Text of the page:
I wasn’t living in New York when it happened. I was in Cleveland, in a college art class working on drawings that I hoped would help me get to design school in New York or Europe. During a class break, my mom called. It sounded like the world was ending. Our teacher returned and said that we should all probably go home.
I made my way back to the music building. There were rumors that there were to be other attacks on downtown areas, and I was in the middle of downtown Cleveland. No one knew what to do, so I ended up following some school acquaintances to a house somewhat removed from the heart of the city. It felt so strange, being there with people I didn’t know well (I can’t even remember their names, but I can picture their faces). After a few restless hours, I decided that the world wasn’t over yet, at least not before I could make it somewhere I knew and felt safe.
The next couple of nights were spent at a good friend’s house. It’s funny those bonds you form in times of crisis. We have since both moved on in our lives and I don’t think that we ever spoke again about that period of uncertainty. For a few short days, it felt like time was frozen, but soon, life resumed.
My story isn’t one of being on the ground, near the towers, when they fell. I didn’t even see the impacts live on TV. What I do know is that 9/11 somehow marked the beginning of a new chapter in my life. I had already begun to let go of what I had worked so hard to achieve, a degree in classical cello.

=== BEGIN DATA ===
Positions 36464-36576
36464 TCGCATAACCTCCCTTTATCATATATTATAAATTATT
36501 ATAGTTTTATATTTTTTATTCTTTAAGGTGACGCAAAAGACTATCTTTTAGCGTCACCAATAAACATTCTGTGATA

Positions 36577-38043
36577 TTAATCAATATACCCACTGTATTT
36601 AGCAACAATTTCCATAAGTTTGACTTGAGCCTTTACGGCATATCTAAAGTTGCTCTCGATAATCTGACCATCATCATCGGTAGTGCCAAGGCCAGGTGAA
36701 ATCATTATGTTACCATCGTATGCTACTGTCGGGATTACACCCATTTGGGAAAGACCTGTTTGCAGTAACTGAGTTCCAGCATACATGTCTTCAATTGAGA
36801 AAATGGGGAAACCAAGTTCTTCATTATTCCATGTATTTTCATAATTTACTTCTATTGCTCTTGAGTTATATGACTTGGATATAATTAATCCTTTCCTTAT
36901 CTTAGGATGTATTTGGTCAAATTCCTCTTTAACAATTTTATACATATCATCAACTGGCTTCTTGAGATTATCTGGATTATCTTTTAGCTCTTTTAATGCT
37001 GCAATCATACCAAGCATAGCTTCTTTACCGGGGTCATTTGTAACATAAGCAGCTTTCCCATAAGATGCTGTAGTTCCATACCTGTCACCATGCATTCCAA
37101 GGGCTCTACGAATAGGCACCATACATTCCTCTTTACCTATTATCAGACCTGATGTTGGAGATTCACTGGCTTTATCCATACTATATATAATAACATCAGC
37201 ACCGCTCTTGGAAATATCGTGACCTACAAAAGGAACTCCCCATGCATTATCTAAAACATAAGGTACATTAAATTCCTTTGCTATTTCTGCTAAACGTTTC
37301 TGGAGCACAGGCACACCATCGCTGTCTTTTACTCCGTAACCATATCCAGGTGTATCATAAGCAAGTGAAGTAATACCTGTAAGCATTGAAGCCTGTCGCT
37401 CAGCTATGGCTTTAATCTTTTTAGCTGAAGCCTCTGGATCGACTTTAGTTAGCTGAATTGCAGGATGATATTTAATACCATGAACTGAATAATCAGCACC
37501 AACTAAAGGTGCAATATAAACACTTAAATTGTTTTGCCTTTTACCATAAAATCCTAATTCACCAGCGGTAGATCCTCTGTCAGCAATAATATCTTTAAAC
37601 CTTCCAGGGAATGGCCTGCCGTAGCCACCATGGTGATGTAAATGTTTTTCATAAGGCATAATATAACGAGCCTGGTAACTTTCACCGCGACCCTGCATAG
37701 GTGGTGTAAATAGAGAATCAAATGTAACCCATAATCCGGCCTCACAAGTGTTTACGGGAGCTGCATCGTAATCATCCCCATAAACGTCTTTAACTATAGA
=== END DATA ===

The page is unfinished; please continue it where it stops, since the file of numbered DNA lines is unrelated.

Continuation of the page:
Honestly, I had never felt very “American” before 9/11. I don’t typify the “American Ideal.” It wasn’t until I moved to Europe that I began to appreciate my roots in any tangible way. I will probably never be as openly patriotic as some, but I know that I am proud of the way that in a time of crisis, acquaintances became friends and unspoken bonds formed that will last a lifetime.
It’s disheartening that it can take a tragedy to bring out the best in humanity and make us forget the petty differences that divide us. Harvey was my first hurricane and we were spared for the most part of the physical damage, but I hope that I will never forget the way that Houston and America and the world have come together to bring little glimmers of hope and humanity.
Tragedy is a part of the fabric of what makes us human. It is in those times of crisis, when we are broken, that we can truly see that glimmer of what connects us all together.
Comments will be approved before showing up.
I got to know Kelly Levesque a few months ago when she came to Houston to sing for the KNOWAutism gala. Not only is she an incredibly talented vocalist, but she is extremely kind and giving. She wrote a song about autism and is donating 100% of the proceeds to the KNOWAutism Foundation. We dressed her for the gala, but somehow, she was convinced to let me sing with her on The Prayer (there may or may not be evidence of this on my Instastory highlights…).